Mechanics 1 (M1)


      p Terms:

      • A particle is an object with mass but no size
      • A rigid body has size but won't deform when forces are applied
      • Some factors may be simplified or ignored as they are usually negligible:
        - Smooth - no friction
        - Rough - there is friction
        - Light - no mass
        - Inelastic/inextensible - does not stretch
        - Elastic - does stretch
        - Thin - can be assumed to have no width
        - Rigid - does not stretch or bend
      • If something is uniform, it is always the same for that object/environment. For example, if velocity is uniform, it remains constant

      SI units:

      • There are seven SI base units. The three relevant to this module are:
        - Mass, mm (kg\mathrm{kg})
        - Time, tt (s\mathrm{s})
        - Length, ll (scalar), dd (scalar), or ss (vector) (m\mathrm{m})
      • Every other measurement (e.g. speed) can be made from these
      • Speed is measured in metres per second, m/s\mathrm{m/s} or m s1\mathrm{m}\ \mathrm{s}^{-1}
      • Acceleration is measured in m/s/s\mathrm{m/s/s} or m s2\mathrm{m}\ \mathrm{s}^{-2}
      • Force is measured in newtons (N\mathrm{N})


      • gg is the constant for the acceleration due to gravity. On Earth this is 9.89.8 m s2\mathrm{m}\ \mathrm{s}^{-2} to 2 significant figures. Unless told otherwise by the question, you should always use g=9.8g = 9.8 m s2\mathrm{m}\ \mathrm{s}^{-2} in this module

      Significant figures:

      • Always give answers in the exam to 3 s.f. unless the question says otherwise
      • Don't do this for A Level sciences, though!


        v Notation:

        • Vectors represent a magnitude and direction
          - e.g. displacement, velocity, acceleration, weight
        • Scalars represent only a magnitude
          - e.g. time, distance, speed, mass
        • Vectors are written as v\mathbf{v} (bold) or v\vec{v} (with an arrow above)
        • The magnitude component is written italicised (e.g. vv), or as |v||\mathbf{v}|. It is calculated with the formula |v|=x2+y2|\mathbf{v}| = \sqrt{x^2 + y^2}
        • In a diagram, an arrow is often used - the length represents the magnitude and it points in the direction of the vector

        Unit vectors:

        • A unit vector is a vector with a magnitude of 1
        • i\mathbf{i} represents the xx direction, and j\mathbf{j} the yy direction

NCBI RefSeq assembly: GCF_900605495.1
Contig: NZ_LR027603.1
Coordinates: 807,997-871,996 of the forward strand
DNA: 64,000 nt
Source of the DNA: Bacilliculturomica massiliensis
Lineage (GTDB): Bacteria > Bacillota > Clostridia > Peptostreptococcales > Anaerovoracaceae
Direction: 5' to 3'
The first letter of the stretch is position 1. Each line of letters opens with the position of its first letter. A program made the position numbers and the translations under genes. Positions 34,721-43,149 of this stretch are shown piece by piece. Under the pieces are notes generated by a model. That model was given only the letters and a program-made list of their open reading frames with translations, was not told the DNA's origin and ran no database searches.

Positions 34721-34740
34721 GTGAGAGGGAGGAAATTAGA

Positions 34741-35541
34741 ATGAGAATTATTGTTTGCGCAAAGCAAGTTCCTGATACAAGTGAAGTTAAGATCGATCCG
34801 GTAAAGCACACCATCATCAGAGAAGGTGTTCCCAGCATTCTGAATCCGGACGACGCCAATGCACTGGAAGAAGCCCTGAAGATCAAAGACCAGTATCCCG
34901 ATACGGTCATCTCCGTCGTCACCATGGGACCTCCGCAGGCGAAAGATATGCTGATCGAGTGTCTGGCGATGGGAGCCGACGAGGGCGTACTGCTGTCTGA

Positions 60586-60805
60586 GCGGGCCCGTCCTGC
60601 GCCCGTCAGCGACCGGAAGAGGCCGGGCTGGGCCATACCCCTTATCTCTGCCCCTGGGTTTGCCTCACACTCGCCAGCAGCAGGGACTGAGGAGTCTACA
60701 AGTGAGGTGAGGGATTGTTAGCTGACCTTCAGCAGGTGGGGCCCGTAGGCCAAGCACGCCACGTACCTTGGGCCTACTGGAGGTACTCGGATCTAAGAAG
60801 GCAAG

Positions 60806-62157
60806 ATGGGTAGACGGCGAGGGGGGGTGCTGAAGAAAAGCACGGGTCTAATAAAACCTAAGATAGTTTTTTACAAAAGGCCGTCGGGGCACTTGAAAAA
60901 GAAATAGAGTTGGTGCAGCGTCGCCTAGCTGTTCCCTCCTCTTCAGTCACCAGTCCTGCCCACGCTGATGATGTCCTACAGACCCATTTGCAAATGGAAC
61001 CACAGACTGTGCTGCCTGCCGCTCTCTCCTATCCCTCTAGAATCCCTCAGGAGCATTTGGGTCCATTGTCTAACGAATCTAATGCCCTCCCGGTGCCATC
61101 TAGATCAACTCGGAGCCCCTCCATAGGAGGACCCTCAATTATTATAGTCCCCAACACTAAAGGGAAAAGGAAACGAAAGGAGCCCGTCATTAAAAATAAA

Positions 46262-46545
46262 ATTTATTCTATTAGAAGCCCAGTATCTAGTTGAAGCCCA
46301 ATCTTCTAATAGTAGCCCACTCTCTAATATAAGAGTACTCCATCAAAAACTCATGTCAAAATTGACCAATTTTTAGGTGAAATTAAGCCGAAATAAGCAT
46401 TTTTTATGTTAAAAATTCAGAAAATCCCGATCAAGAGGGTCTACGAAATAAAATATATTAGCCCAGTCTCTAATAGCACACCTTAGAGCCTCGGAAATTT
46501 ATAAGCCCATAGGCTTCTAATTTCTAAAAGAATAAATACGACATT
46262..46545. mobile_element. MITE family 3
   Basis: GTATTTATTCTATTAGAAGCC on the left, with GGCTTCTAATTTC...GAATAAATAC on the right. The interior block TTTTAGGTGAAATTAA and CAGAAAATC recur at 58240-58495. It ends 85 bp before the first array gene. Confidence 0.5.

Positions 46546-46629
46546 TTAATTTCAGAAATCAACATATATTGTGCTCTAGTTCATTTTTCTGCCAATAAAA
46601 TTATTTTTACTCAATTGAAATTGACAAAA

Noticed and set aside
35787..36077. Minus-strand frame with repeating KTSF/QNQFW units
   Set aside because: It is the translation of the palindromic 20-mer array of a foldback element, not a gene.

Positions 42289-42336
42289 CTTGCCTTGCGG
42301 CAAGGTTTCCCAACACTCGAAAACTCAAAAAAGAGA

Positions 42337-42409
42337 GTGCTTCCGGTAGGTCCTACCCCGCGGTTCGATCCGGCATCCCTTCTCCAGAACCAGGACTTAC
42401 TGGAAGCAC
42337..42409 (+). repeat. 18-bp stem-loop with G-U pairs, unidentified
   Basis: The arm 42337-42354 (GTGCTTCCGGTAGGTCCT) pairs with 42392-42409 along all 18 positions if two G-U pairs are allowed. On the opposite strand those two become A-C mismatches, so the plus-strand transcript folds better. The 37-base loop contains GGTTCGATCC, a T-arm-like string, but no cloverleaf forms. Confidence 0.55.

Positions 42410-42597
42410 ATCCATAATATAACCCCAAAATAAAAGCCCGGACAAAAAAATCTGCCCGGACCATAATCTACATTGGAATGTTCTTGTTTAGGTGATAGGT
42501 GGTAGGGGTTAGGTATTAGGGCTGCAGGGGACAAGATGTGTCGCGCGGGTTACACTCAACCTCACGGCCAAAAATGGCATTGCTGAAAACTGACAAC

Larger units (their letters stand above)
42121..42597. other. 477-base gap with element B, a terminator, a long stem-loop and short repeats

• For example, 5i+4j5\mathbf{i} + 4\mathbf{j} represents the vector (54)\begin{pmatrix}5 \\ 4\end{pmatrix}, 5 right and 4 up. This doesn't have to start at the origin, it can be a translation from one point to another
        • For 3D vectors, k\mathbf{k} is used to represent the unit vector for the third dimension

        Position vectors:

        • A position vector is the distance and direction of a point from the origin, OO
        • The notation OP\vec{OP} is used to represent the position of point PP
        • The letter r\mathbf{r} can also be used to represent the position vector of a body


        • A component of a vector is its magnitude in a given direction - e.g. the horizontal component of (ab)\begin{pmatrix}a \\ b\end{pmatrix} is aa
        • If you only have a vector's magnitude and direction, the horizontal and vertical components can be calculated with right-angle trigonometry using sin\sin or cos\cos. Splitting a vector into the two components (or 3 if it's 3D) is called resolving

        Finding the direction of a vector:

        • If you know the two components of a vector, you can use tan\tan to calculate its direction
        • θ=tan1\theta = \tan^{-1}(yx)(\frac{y}{x})
        • This will produce the angle of elevation from the positive xx axis. If x<0x < 0, add 180° to θ\theta. If the point is in the bottom-right quadrant, add 360° to make the angle positive
        • It's best to draw a diagram/sketch to help with this
        • You will need to adjust this if the question asks for a bearing so that it's the distance clockwise from the positive yy axis. Also, remember that a bearing is always three digits - e.g. 40° from positive yy is 040° as a bearing

        Operations on vectors:

        • Add vectors by adding their individual terms. The same applies for subtraction
        • Multiplying a vector by a scalar will increase its magnitude by the scalar (e.g. multiplying a vector v\mathbf{v} by 2 will double its magnitude). In vector notation, simply multiply the scalar by each element (e.g. s×(ab)=(a×sb×s)s \times \begin{pmatrix}a \\ b\end{pmatrix} = \begin{pmatrix}a \times s \\ b \times s\end{pmatrix})


          k Terms:

          • The distance is the amount of space between two points
          • The position of an object is its location relative to the origin. It's a vector so it has a distance and direction
          • The displacement of an object is the direction and distance relative to the starting point
          • Speed is a scalar which measures how fast something is moving
          • Velocity measures how fast something is moving in a specified direction - it's a vector
          • Acceleration is a measure of how much something is increasing in velocity per unit of time
          • Acceleration is a vector, so the magnitude of acceleration is the magnitude only - not the direction
          • Relative velocity is the velocity of one object from the perspective of another. For example, if you are moving at 5 m s15\ \mathrm{m}\ \mathrm{s}^{-1} and another object is moving at 5 m s15\ \mathrm{m}\ \mathrm{s}^{-1} towards you, it has a relative velocity of 10 m s110\ \mathrm{m}\ \mathrm{s}^{-1}